Black people with the capacity for pregnancy are facing an ongoing maternal health crisis. Black women are two to three times more likely than white women to die from pregnancy-related complications. In addition, Black infants have over two times the infant mortality rate of white infants due to preterm birth, low birth weight, or complications after birth.
Breast/chestfeeding can help reduce the racial gap in infant mortality rates and promote the health of Black people with the capacity for pregnancy. Breast/chestfeeding provides infants with the nutrition they need to protect against illnesses and death. Further, breast/chestfeeding lowers people with the capacity for pregnancy’s risk of breast cancer, Type 2 diabetes, and high blood pressure.
Despite breast/chestfeeding’s benefits, the United States has one of the lowest breastfeeding initiation rates among high-income nations. Fewer Black infants are ever breastfed compared with all other racial and ethnic groups. Lower breastfeeding initiation rates among Black people with the capacity for pregnancy result from systemic racism that leaves them without adequate support to breast/chestfeed, along with the United States’ history of regulating Black women’s autonomy over their bodies. Undoing these forms of harm is at the core of reproductive justice, which is the human right to bodily autonomy, to have or not have a child, and the right to parent one’s children in safe spaces.
In honor of National Breastfeeding Month, World Breastfeeding Week, and Black Breastfeeding Week, the National Birth Equity Collaborative (NBEC) reaffirms that it takes a village to raise a child. Addressing the Black maternal health crisis requires a concentrated investment into supporting Black breast/chestfeeding, every step of the way.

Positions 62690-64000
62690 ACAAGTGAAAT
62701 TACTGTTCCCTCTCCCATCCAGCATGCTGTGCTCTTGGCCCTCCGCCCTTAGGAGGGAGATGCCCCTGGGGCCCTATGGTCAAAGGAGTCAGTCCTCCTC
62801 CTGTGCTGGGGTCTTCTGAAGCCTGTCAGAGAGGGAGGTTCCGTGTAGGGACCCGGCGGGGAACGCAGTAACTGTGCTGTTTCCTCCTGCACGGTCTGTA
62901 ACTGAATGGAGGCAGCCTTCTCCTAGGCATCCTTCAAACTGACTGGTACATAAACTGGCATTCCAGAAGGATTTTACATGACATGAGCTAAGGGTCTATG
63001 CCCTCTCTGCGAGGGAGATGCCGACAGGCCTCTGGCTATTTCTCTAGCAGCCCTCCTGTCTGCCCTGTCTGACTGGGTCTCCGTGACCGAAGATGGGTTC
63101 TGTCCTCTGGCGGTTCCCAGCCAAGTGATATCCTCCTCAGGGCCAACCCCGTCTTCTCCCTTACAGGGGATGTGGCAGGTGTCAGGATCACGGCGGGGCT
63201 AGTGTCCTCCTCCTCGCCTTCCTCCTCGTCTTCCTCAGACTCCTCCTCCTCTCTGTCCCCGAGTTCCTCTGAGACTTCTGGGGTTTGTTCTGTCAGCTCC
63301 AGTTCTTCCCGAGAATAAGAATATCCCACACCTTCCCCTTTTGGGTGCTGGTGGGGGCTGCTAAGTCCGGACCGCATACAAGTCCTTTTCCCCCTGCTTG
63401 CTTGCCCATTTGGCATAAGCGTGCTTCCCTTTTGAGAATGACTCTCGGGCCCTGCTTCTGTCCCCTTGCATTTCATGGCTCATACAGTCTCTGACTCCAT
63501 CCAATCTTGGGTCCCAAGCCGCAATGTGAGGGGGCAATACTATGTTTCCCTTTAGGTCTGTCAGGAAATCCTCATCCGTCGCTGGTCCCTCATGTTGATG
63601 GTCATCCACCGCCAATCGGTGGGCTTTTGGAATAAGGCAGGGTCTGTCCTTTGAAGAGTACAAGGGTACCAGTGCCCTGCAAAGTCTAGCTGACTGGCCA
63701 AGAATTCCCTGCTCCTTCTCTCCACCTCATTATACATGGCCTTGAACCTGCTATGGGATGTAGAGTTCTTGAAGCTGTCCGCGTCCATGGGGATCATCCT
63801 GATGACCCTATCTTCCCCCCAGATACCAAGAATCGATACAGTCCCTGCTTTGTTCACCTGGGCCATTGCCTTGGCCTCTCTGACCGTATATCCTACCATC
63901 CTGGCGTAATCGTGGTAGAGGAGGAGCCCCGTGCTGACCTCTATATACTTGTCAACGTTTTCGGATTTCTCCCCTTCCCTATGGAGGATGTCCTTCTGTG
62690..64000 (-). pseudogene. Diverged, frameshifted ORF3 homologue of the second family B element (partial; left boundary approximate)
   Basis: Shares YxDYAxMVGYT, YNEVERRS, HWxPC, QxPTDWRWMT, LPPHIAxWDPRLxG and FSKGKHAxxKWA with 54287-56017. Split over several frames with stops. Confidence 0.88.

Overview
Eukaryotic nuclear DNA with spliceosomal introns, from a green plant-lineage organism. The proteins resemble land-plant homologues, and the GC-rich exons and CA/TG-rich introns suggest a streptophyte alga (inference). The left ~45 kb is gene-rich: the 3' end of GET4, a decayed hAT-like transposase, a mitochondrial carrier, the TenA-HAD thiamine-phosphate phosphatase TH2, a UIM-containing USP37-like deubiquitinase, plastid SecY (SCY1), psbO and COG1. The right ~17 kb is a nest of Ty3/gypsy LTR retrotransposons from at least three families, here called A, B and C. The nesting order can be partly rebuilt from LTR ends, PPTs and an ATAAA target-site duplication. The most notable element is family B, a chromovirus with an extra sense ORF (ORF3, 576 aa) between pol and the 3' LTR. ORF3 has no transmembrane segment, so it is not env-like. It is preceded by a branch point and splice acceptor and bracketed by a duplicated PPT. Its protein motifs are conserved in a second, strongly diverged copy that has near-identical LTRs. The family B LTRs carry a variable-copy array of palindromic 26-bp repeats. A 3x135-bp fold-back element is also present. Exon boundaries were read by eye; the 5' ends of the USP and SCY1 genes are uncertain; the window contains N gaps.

Structural racism, rather than individual characteristics like race, education, or income, leaves Black people with the capacity for pregnancy without the support they need to breast/chestfeed if they can do so. For instance, the United States has long regulated Black people with the capacity for pregnancy’s bodily autonomy. Slaveholders forced enslaved Black women to be wet nurses for their children. In turn, Black women lost time to breastfeed and bond with their own babies.
Further, racism in the healthcare system negatively affects Black people with the capacity for pregnancy’s breast/chestfeeding outcomes. Even NBEC’s own Senior Policy Analyst, Denys Symonette Mitchell, has described infant formula being pushed on her and receiving an electric pump no more than 6 hours postpartum, rather than being encouraged to breastfeed despite her unyielding, widely shared desire to nurse. As she expounds, these are not isolated instances – Black babies are 9 times more likely to be given infant formula in the hospital than white babies. In addition, NBEC’s Policy Intern, Adrian Jones, was not allowed to have skin-to-skin contact with her baby. She described her postpartum experience as an “invasive process” after two lactation consultants forcefully handled her while demonstrating breastfeeding, both of whom were white women. Like many other Black people with the capacity for pregnancy, Adrian noted that during her breastfeeding journey, she did not have “village moms,” elders in the community who have extensive experience supporting people with the capacity for pregnancy. After connecting with a Black breastfeeding alliance in her area, she successfully breastfed her child for 9 months. These stories show, along with previous research, that racism and lack of diversity within the perinatal workforce prevent Black people with the capacity for pregnancy from accessing the support they need postpartum for breastfeeding initiation and duration.